Not so.

I did, however, have the opportunity one reasonably balmy August evening to roll up my man sleeves and get mixing, kneading and baking through Ma Baker’s bread making course.

So off I went telling myself I’d be competing in The Great British Bake Off – albeit at Sunday League football level. A glass of bubbly down the hatch, I and fellow dads were welcomed to our pristine work surfaces with all our ingredients laid out to make our first bread – a lovely sourdough.

Nervous laughter aside at the thought of losing face in front of each other, Liz from Ma Baker cut through all our barely concealed bravado and took us back to the classroom with a fun and easy to follow session. Balls of dough at the ready we set about kneading our dough with the delicacy of heavyweight boxers.

I was jokingly reprimanded for some over-vociferous dough banging on the table but I knew, you see, that it’d give my mix the competitive advantage it would need. Off to the oven they went and off to the bar we went for discussion about the merits of dough scrapers and the quickest ways to remove congealed flour from our hands.

Back we came for round 2 and growing in confidence we set about delivering our second batch, this time a traditional white farmhouse loaf – the process once again expertly curated by Ma Baker herself.

It was a lovely evening and very good fun. Ma Baker was also very open to even the most basic of questions about baking and we were all happy another string had been added to our bows.

Whether my home creations have the same sparkle as those made on the day I’ll leave others to judge. I, on the other hand, look forward to the next instalment of Dad Academy: no doubt zip wiring through those swamps.

Family budgeting: how to reduce the cost of home insurance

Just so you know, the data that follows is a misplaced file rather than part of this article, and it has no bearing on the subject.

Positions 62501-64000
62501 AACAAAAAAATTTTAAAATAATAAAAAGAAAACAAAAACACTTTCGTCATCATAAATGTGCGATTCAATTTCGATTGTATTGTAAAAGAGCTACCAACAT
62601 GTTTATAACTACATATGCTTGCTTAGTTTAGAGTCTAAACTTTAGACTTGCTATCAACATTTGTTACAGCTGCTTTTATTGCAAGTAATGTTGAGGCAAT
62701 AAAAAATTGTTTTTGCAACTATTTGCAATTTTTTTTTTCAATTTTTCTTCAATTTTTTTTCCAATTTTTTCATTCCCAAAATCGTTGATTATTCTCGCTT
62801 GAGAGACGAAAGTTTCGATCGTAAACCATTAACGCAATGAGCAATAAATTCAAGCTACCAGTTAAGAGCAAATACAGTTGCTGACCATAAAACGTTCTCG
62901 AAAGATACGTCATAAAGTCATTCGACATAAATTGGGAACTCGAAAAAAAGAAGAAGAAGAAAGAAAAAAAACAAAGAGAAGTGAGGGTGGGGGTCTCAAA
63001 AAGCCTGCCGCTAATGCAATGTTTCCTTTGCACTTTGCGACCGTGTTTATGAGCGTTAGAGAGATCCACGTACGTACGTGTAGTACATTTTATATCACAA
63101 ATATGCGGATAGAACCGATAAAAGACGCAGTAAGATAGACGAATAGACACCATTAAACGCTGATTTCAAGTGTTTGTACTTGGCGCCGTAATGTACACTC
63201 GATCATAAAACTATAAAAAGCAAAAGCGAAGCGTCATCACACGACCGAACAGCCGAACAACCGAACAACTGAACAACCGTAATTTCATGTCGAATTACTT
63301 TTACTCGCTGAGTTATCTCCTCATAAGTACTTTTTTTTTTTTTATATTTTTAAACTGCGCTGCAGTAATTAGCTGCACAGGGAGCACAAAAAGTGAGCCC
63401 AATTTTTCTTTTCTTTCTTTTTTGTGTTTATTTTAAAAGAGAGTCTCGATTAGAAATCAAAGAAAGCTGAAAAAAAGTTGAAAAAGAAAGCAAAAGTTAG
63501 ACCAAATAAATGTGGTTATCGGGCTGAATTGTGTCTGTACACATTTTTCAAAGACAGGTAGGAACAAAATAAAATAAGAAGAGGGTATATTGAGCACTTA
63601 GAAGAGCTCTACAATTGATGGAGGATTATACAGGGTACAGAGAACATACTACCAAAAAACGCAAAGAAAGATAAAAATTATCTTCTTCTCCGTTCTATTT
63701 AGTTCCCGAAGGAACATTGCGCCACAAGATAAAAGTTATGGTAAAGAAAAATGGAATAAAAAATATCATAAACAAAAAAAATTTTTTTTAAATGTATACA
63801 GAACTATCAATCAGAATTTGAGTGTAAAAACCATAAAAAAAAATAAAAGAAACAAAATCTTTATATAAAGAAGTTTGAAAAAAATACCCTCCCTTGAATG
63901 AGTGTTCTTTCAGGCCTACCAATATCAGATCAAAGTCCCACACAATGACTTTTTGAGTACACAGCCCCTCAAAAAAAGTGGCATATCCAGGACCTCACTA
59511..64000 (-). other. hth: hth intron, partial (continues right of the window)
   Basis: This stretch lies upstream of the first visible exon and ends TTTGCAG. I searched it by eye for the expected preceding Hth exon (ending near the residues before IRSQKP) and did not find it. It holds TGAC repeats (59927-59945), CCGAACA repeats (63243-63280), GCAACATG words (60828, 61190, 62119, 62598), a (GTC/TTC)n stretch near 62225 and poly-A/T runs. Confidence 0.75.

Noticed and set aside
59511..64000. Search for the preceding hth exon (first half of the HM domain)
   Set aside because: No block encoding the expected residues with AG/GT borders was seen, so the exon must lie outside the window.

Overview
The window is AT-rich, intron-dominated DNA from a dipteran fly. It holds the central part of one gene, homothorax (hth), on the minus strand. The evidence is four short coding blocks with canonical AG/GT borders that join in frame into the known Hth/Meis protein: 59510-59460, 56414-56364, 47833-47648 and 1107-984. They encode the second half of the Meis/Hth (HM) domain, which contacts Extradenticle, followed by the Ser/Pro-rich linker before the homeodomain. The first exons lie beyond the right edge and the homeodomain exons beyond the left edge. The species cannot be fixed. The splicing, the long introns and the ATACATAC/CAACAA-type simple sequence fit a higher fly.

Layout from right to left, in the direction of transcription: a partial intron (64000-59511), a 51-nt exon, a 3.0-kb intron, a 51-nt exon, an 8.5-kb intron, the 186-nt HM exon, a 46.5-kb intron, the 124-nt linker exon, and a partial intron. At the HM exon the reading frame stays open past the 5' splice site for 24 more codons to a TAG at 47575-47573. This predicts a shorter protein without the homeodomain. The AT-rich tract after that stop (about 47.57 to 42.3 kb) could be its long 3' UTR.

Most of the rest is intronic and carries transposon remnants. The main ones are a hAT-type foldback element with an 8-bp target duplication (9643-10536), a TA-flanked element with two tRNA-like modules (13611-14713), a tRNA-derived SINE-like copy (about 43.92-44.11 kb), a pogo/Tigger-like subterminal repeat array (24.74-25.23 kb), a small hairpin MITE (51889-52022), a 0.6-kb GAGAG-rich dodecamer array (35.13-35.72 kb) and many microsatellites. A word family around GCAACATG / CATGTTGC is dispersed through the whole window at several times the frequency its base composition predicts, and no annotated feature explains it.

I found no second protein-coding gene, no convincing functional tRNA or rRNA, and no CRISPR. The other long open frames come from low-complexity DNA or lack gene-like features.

September is budgeting month for us. We’re thinking about a potential move, I’m still on maternity leave from my job with baby D and a new season means new clothes, shoes and winter coats. The cable sports subscription’s been discussed (always a touchy subject…) and we’re also looking for ways to save on household costs.

Did you know that joining the Neighbourhood Watch scheme can help reduce home insurance costs? As can installing fire alarms? We now have one in every room. This useful guide from comparison site Chill Insurance gives six tips to help reduce your home insurance costs this year. I hope it helps with your family budgeting (and you can avoid any sports-related fall outs).

How to reduce home insurance costs

A collaborative post – thanks to Chill Insurance.

Gold standard – helping stains to Vanish

Vanish Gold Review

Apart from raising incredible children you’d do anything for, how much does parenthood actually look like you imagined it would? Cosy bedtime stories all snuggled up in PJs and slippers or re-reading the same book for the 500th time followed by an argument over brushing teeth? Fun, healthy meals as a family around the table or a cacophony of fussing over hidden veg and why pudding can’t be served as a first course? Drawers full of crisp Mini Boden clothes or another machine load full of tomato ketchup and blackcurrant stains?

With a weaning 20 week old and an enthusiastic 3 year old, washing is a daily activity and stubborn clothes stains are the hallmark of each load. I already used Vanish stain remover after my mum recommended it (surely we were all very clean, unmessy children?..) but when I was offered Gold to trial I was keen to give it a go. Anything to shift the stains and make the loads go quicker.

Promising their best ever stain removal, I tried the Gold Gel, Capsules, Pre-Treat Spray and Power Gel (not all at once). The quickest to use are the capsules, which you just pop in each wash, and they seemed to cope pretty well with everyday stains. But I found the Pre-Treat Power Gel the most failsafe, working in just 30 seconds once you’ve sprayed onto an area and getting all new stains out first time. I did find that older stains were more difficult to shift using any of the products.

So, I’ve now found something else to go on my growing online shopping list. Even with the new name, Vanish Gold may not be the sexiest product out there but it’s certainly coming in pretty handy at the moment.